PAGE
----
John Simonton immediately took his job seriously and conducted his first police raid on a gambling house, which was also a house of prostitution, on April 28, 1870. The La Crosse Evening Democrat commented as following on the raid: “It does our soul good to record this first great work of our gallant Police, who deserve all the praise words can bestow for breaking up one of the meanest and most dangerous holes in our city.”
With the advent of the Police Department, the city immediately became more orderly. Punishment for the people who ran afoul of the law could be prison, fines, or to be ordered to work on the chain gang which made big rocks into smaller rocks and was located at 4th and Main Street.
Since the Chief of Police, at that time, was a political appointment, it then followed that when the administration of the city changed from one party to the other, it often would mean that a new Chief of Police would be appointed. Often this new Chief would make personnel changes immediately on the department. Some officers were so effective that they were kept on repeatedly, no matter what the political affiliation of the Chief of Police.
One such office who later became Police Chief (1874-1884) was Frank Hatch. Because he was so effective, he was not popular among the criminal element. The La Crosse Evening Democrat of 8/1/71 reported that Hatch’s enemies have threatened to “maul the ground with him, cut his throat, draw and quarter him, shoot holes in him, and blow ashes in his eye.” Hatch, who was not impressed by these threats, responded in print to these thugs by stating “if they should try, the city would have numerous pauper’s funerals.”
In these early years, the Police Department patrolled on foot, on horseback, and in a patrol buggy pulled by a horse. When working his beat, a policeman was left to his own devices since there was no radio with which to summon help. He would be issued a nightstick and a Smith and Wesson revolver, and given little training or guidance. There were also a few rules and regulations.
La Crosse thought highly of its Police Department in the early years. The La Crosse Evening Democrat said of the Police Department, “Our City, previous to the establishment of a police force, has long been noted for its gang of rascals, but now there is no more quiet and orderly city on the river.”
The Police Department came under fire in 1880 for its lack of efficiency. The La Crosse Mayor, in a special meeting n November 1, 1889, stated, “I am of the opinion that the complaint of inefficiency on the part of the police force in the City of La Crosse does not arise so much from the personnel of the force as from the utter absence of rules and regulations for their guidance and government.”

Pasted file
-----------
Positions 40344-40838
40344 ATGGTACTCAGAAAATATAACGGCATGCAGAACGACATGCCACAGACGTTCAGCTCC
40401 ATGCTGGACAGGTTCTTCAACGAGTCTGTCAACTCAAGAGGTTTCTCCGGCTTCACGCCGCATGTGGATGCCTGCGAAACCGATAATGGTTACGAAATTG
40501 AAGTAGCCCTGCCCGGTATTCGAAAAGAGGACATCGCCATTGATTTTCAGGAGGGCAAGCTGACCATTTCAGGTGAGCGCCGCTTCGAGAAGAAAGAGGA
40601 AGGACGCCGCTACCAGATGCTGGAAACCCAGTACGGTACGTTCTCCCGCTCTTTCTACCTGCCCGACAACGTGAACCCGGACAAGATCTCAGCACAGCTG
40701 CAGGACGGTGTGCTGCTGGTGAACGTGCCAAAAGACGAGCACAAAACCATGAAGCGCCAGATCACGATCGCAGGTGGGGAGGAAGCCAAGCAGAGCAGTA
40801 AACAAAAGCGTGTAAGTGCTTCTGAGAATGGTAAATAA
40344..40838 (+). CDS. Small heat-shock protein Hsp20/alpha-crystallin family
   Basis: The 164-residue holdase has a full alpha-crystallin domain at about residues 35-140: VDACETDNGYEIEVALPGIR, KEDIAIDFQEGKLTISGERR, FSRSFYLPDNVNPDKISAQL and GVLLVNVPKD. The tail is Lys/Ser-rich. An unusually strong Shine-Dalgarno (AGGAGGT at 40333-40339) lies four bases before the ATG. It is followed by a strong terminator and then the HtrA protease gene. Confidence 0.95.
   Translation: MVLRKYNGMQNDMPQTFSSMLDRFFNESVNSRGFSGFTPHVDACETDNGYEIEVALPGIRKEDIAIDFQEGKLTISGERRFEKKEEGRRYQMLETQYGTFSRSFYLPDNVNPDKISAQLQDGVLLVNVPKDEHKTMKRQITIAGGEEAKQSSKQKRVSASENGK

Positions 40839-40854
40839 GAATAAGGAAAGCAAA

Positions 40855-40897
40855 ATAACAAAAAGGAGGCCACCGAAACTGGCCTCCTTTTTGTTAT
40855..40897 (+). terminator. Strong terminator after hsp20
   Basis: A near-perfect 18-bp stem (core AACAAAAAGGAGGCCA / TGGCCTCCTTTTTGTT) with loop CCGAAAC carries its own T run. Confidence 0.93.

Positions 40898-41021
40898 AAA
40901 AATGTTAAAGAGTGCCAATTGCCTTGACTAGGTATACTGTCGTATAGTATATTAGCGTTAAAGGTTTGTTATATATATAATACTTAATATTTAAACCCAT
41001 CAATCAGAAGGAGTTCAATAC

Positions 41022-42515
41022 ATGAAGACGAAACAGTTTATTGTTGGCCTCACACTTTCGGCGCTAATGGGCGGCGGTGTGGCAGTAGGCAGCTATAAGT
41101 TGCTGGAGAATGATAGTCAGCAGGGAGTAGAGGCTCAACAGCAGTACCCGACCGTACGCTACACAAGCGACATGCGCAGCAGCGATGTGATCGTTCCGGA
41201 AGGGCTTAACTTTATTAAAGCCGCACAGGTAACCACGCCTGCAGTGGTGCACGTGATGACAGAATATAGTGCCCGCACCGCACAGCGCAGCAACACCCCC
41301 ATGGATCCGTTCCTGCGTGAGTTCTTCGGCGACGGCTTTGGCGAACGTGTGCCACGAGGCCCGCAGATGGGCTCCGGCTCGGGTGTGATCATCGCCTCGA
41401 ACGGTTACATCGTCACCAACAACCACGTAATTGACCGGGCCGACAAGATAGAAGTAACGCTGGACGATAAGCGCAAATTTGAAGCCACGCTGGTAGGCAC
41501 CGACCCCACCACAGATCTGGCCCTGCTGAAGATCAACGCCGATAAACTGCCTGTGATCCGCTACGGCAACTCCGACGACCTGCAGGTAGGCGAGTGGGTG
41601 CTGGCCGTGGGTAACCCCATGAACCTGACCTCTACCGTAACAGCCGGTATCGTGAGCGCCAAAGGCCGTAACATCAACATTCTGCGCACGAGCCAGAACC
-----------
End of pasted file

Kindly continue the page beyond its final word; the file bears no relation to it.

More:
The Mayor appointed a committee and by November 15, 1889, this committee recommended a set of rules which the City Council accepted. This was the first set of Rules and Regulations for the La Crosse Police Department which were formalized.
Politics in police work still was a problem. Chief Hugh H. Byrnes became one of the leading voices to champion the cause of removing politics from Police Departments. An idea he suggested in 1894 because State Law in 1897. At that time, the State created a Board of Police and Fire Commissioners for cities in Wisconsin. The law stated, “There shall be a board of Police and Fire Commissioners consisting of citizens, not more than two of whom shall belong to the same political party, when appointed.”
This non-politically affiliated group was first appointed in La Crosse on May 3, 1897. Their duties were to set standards, test, hire and fire Police and Fire Department members. When someone was fired, were also to hear appeals of the fired employees. Additionally, they were to hear complaints against the Police and Fire Departments.
Although the group was still appointed by the Mayor and politics still entered in to the process, it served to somewhat insulate the Department from the political process. The Police and Fire Commission is still in place today and was found to be much preferred to the change of Department every time a new political party entered the Mayor’s Office.
The Police Department of the 1800’s came into being at the demand of the citizens of La Crosse. In the 1800’s, the La Crosse Police Department developed a reputation for being responsive to the needs of the people of La Crosse and became a reflection of the community that they served. In 1897, the State adopted an idea forwarded by Chief Huge Bryne of the La Crosse Police Department and a highly effective system of maintaining high standards on Police Departments was developed (the Police and Fire Commission concept) and still exists to this day. At this time, a reputation for the La Crosse Police Department being a leader in law enforcement was born, and this tradition continues to this day.